The other side of midnight

Of Paul Osuyi, Asaba

The the devastating floods may have caused socio-economic upheaval in affected communities, but some local people are exploiting it for fortunes. They made arrangements to transport the stranded passengers on the flooded roads.

The Asaba-Ugbolu-Illah road in Delta State, for example, flooded portions at Mile 5 and New Mile 5, just before Ugbolu, an agrarian community where most civil servants working in Asaba reside.

Also, the Ugbolu market caters to shoppers in the capital who need fresh food items at cheaper rates. Before the flood, the transport fare from Asaba was 200 naira. At the moment it costs N500. to get to Ugbolu.

Due to the flooded road, minibuses and tricycles use an alternate hilly bypass that is considered accident-prone as well as a haunt for the underworld.

But to avoid the risk of the alternative hilly route, passengers bound for Ugbolu adopted the stopgap measure. They board a tricycle from Asaba at Mile 5 and connect with a local canoe to be transported across the water for N200.

At Mile 5, teenagers and a girl drive the canoe. They are victims of floods having been displaced from their homes. They now hibernate in makeshift structures erected with cellophane that expose them to the elements.

But no qualms, as they are deeply rooted in the local transport sector to support the family income.

Obinna, a 13-year-old high school student, told our correspondent that he has been earning up to N3,000.00 a day since he deployed his canoe to the flooded part.

“I earn up to 3,000 naira a day and my brothers inspired me. Every year we do this when the floods encroach on the road. We’re just trying to make ends meet and help people,” he said.

Obinna and his colleague are usually out of school during the first term of each academic session due to the flooding which has become an annual occurrence.

“We don’t go to school in the first term because of the floods, but some people go to school. The flood has taken over our homes and we have to manage to survive. Our parents moved to Ugbolu,” he added.

For teenage girls, the story is the same. They feel neglected and abandoned. Amaka Ofodile, 19, didn’t have much to say, but Ifesinachi Merit seemed to be more vocal.

Ifesinachi told the Daily Sun that they needed the intervention of the government, businesses and well-meaning people, adding that when they start distributing relief materials, they should come to them.

She said, “We need food, even if it’s a cup of rice. We are suffering, look at our houses, they are made of nylon. If it rains at night, we can’t sleep, the water will fall on us.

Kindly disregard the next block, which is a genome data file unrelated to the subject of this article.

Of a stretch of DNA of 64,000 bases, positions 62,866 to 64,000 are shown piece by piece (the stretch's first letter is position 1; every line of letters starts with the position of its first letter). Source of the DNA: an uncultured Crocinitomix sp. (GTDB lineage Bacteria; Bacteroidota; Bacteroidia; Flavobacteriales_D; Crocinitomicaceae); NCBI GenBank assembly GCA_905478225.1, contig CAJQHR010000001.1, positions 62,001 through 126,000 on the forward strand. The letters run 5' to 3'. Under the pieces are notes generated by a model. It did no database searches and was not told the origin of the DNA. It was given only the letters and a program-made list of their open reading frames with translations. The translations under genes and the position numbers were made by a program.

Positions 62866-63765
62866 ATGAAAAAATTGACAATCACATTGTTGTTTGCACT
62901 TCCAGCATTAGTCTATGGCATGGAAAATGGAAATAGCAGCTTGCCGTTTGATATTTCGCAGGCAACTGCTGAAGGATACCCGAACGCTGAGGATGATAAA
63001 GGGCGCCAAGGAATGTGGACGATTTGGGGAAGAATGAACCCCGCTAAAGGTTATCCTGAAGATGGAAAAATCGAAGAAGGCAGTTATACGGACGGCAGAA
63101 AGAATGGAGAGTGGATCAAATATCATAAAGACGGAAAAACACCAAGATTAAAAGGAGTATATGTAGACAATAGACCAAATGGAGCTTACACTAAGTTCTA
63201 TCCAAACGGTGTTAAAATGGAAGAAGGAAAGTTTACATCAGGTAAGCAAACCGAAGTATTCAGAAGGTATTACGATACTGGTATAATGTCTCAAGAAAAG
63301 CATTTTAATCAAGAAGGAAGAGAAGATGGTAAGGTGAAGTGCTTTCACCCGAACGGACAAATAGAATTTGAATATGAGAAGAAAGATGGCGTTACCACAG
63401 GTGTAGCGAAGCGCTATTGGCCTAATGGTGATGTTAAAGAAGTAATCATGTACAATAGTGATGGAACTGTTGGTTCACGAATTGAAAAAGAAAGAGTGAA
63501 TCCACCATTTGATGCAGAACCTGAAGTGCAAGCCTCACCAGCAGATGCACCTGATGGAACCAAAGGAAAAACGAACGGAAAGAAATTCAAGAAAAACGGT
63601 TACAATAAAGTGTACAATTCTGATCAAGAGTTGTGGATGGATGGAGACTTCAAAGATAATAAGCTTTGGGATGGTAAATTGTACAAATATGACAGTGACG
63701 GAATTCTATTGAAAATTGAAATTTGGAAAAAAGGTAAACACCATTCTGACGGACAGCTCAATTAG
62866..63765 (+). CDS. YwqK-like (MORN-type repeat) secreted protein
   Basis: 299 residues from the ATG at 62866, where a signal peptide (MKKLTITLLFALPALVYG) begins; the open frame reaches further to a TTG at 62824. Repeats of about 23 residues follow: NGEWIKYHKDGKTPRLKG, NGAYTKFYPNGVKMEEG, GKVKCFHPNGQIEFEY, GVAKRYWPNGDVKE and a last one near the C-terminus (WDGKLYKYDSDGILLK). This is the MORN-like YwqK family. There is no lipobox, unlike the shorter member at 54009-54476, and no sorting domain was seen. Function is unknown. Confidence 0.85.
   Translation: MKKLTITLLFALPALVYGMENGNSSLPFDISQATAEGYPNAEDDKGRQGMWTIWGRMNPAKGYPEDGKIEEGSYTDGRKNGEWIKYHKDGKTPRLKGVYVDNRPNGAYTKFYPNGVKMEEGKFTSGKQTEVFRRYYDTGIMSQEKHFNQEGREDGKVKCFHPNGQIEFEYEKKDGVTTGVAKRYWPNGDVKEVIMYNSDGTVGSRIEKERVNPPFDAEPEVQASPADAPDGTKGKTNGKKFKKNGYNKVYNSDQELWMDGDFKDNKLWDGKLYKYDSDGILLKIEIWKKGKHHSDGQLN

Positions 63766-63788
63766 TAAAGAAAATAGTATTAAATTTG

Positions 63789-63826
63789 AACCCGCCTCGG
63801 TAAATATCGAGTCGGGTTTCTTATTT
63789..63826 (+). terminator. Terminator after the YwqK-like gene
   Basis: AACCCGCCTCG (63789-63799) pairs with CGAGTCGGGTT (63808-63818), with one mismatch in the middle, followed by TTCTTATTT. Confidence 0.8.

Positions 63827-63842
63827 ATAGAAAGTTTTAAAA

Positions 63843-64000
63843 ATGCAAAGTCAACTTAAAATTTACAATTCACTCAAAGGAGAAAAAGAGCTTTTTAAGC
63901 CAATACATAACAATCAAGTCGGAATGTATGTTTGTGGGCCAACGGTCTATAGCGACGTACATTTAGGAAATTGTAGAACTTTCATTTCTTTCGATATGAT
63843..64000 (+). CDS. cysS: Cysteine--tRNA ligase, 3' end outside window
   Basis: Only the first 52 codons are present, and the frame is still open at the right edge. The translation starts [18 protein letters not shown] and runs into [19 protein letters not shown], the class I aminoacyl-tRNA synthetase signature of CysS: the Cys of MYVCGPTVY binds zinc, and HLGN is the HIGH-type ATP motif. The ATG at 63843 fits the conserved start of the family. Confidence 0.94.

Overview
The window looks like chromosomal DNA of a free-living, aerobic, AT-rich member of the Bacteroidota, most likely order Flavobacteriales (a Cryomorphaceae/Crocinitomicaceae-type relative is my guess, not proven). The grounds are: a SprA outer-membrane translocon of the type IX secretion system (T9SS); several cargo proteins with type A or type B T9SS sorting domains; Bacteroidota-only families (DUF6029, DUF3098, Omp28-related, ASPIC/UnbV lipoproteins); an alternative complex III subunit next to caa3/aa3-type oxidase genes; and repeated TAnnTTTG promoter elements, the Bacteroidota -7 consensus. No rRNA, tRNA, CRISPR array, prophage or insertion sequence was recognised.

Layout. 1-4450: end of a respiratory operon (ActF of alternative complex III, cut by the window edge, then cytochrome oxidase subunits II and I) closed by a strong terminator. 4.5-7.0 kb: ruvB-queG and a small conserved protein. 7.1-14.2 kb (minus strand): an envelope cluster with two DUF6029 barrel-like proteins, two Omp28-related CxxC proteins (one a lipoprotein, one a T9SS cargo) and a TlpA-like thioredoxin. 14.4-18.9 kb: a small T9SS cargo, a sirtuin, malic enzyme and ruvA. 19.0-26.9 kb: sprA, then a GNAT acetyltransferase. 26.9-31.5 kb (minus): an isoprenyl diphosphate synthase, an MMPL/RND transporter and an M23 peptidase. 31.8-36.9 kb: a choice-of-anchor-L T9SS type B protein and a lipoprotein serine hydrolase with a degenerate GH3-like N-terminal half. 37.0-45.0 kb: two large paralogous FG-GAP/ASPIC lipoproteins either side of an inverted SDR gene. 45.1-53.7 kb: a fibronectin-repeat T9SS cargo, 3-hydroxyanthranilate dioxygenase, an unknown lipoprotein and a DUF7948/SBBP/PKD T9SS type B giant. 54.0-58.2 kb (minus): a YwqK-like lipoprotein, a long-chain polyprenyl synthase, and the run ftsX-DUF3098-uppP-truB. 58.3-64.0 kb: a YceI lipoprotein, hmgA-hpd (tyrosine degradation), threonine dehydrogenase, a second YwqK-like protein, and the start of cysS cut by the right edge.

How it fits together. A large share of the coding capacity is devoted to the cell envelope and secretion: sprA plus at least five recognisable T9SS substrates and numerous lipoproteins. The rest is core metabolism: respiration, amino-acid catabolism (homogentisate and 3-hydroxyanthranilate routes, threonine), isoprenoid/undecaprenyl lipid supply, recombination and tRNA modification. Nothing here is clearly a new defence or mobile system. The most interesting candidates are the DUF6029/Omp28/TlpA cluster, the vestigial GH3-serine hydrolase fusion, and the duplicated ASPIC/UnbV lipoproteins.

“Where we used to live, the water took it away. Let them bring relief supplies to Mile 5 for us; we’re the ones who really need it. The one we’re doing here, we’re just scrambling so that our mother can have money to buy food at the market.

Meanwhile, it was found that most of the state civil service workers residing in Ugbolu went on forced vacations as they complained about the inherent risks of coming to work during the flood season.

But some workers from private establishments on the Ugbolu-Mile 5 axis will still work.

Some of them spoke with our correspondent after using the canoe, lamenting what they described as a heartbreaking experience.

Joy Kiri is one of them. She resides in Asaba. According to her, the situation speaks to us seriously because what we normally pay from Asaba to Ugbolu is 200 naira.

“But now with the flood invading the road and the diversion across the hill, which is not safe, it’s N500. On this hill, accidents happen regularly.

“In fact, this morning someone died down the hill in an accident. This boat ride is safer, you just pay them to transport you and take other means of transport.”

Additionally, Cynthia Otegbere said, “The experience is not fun at all. It’s my first time using the canoe, it wasn’t fun. Without my friend, I wouldn’t have entered the canoe. canoeing, I was scared but she encouraged me to do it.

“Keke is an alternative but last Saturday I witnessed an accident on the hill. So I was forced to use the canoe. The keke had a brake failure on the hill and two people were seriously injured while one was fine.

An ice cream vendor, who identified himself as Nollywood Asking Boy, echoed the danger of using the alternate route which is the hilly path. He said the road was more of a desert and armed robbers operated there regularly

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